VIEWS: The Three Skill Sets Every Sustainability Consultant Should Have

Dispatch from Jennifer Woofter

Each month I offer a webinar called Sustainability Consulting 101.  It’s an introduction to the sustainability consulting business and covers the types of consultancies, how to get your foot in the door, the value of a sustainability certificate/degree, and some of the resources that I use to stay on top of emerging sustainability issues.  It’s definitely the most popular webinar that we offer, in part because we break down what it takes to become a good sustainability consultant.

Note that I said a “good” sustainability consultant.  There are a LOT of sustainability consultants out there—yet very few of us rise to the level of “good” in my opinion.  Why?  Because being a good sustainability consultant requires three different skills sets and very, VERY few people have all of them.  Let’s look at each of them in turn:

Sustainability Skills

This is the obvious one.  You need to understand what sustainability is (and is not), the issues under the larger umbrella of sustainability, and the business case for those specific issues (energy management, water footprinting, carbon reduction, supply chain management, etc.).  You need to be able to explain cap-and-trade, and life cycle analysis, and the Global Reporting Initiative.  You should know the difference between SA8000 and the UN Global Compact and the UN Declaration of Human Rights, and when each should be applied to a particular situation.  Basically, you have to be versed in the philosophy, practices, and tools of sustainability.

Consulting Skills

This is an often overlooked one, especially among the younger folks I talk to who are coming out of college with a “passion for sustainability”* and think that being excited and knowledgeable about climate change is enough to qualify them for the job.  To be a good sustainability consultant you need to explain where you can add value to a client’s processes.  You need to walk the fine line between independence and collaboration.  You must navigate office politics as an outsider.  You must guide a project without any real authority (after all, you are not “one of them”).  You must manage contract negotiations, expense reports, invoices, status reports, budgeting, coordination of teams…the list goes on.  This is a completely different skill set, and I wish more of the people in our industry had good project management skills, business development skills, and overall communication skills.  I think our clients would appreciate it.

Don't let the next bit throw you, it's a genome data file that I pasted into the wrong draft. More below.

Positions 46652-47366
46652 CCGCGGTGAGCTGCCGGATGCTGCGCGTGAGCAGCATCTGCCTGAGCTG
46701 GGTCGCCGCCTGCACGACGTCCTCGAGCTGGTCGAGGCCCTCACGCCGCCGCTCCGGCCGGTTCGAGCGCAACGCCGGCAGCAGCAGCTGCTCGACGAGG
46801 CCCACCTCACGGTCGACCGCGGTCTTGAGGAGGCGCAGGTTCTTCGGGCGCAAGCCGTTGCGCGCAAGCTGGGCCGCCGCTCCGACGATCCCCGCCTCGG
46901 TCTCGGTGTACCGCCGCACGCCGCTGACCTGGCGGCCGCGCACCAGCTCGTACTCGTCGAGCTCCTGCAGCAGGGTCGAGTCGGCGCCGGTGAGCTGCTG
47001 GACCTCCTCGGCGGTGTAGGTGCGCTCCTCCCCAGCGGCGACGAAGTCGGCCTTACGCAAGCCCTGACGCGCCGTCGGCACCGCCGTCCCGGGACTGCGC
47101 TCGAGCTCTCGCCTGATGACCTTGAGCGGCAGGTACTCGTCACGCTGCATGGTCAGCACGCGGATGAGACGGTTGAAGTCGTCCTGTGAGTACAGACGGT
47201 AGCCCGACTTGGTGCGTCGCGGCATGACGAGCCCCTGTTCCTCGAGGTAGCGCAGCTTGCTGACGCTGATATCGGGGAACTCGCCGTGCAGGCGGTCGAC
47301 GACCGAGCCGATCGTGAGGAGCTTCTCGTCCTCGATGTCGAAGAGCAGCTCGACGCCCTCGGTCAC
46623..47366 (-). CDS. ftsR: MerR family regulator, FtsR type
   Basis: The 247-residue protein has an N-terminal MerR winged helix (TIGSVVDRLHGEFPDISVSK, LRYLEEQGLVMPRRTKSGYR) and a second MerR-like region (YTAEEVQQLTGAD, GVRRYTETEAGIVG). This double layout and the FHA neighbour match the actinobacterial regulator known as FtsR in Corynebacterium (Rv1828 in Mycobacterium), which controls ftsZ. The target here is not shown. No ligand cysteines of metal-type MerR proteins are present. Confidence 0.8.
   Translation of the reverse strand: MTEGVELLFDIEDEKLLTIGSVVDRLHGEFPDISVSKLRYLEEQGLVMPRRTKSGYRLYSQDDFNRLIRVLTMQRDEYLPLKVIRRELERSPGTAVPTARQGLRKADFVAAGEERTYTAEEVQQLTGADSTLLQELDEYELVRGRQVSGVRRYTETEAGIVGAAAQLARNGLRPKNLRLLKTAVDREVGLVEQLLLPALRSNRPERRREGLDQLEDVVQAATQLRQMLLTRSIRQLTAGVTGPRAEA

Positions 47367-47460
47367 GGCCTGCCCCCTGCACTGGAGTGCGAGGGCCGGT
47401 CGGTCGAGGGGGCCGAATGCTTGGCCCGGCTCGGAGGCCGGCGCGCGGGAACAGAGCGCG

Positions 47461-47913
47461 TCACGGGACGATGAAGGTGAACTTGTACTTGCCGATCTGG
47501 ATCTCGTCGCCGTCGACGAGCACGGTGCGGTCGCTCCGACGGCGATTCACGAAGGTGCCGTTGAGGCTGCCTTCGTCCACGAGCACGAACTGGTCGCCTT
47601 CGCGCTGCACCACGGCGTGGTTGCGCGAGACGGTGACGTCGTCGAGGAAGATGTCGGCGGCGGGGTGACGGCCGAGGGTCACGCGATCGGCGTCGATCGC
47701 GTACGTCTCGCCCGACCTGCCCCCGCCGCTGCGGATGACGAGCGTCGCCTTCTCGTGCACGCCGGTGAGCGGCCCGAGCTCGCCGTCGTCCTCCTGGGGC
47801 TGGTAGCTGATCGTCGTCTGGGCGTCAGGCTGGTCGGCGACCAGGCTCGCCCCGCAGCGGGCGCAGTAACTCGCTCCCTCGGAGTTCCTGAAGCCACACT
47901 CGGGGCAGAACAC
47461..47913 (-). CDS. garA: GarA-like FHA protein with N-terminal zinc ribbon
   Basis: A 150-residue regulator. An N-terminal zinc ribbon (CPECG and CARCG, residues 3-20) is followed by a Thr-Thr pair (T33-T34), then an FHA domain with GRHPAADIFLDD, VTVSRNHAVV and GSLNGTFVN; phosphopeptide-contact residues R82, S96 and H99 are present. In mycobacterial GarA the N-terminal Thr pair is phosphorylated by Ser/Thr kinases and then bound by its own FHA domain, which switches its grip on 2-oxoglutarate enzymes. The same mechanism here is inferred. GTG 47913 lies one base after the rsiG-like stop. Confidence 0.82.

Change Management Skills

Honest truth here: how many sustainability consultants out there can really deliver results?  I mean actually see a project through and have measurable “before” and “after” data to compare—to actually be able to quantify the outcomes of your consulting engagement.  Virtually none of us—and that’s because as consultants we are too often in the role of “prepare a report and walk away”.  We have often not been trained in the art and science of change management.  How do you motivate employees to change their behavior?  How do you get management to sign off on a big-budget item?  How do you institutionalize sustainability roles and responsibilities?  As sustainability consultants we often come up with GREAT recommendations, and then don’t actually see them through.  What’s more, we don’t do a good job of setting up systems to measure the before/after scenario.  There are a whole number of reasons for that (I see another blog entry coming up!), but the fact is that very few of our clients could answer a question like “how was productivity affected by working with Jane?” or “how much was sustainability performance impacts by the new training program recommended by your consultant”?  Instead we walk away with wishy-washy testimonials and hope that's enough to get the next client.

If you’re a company looking to hire a sustainability consultant, be sure you look for all three of these skill sets in the sustainability consultant(s) that you work with.  And if you’re a sustainability consultant, give yourself an honest assessment—how do I stack up in each of these areas? 

So now, dear readers, let me pose the question to you—is there another skill set that should be on this list that isn’t?

* One of my most hated phrases ever!

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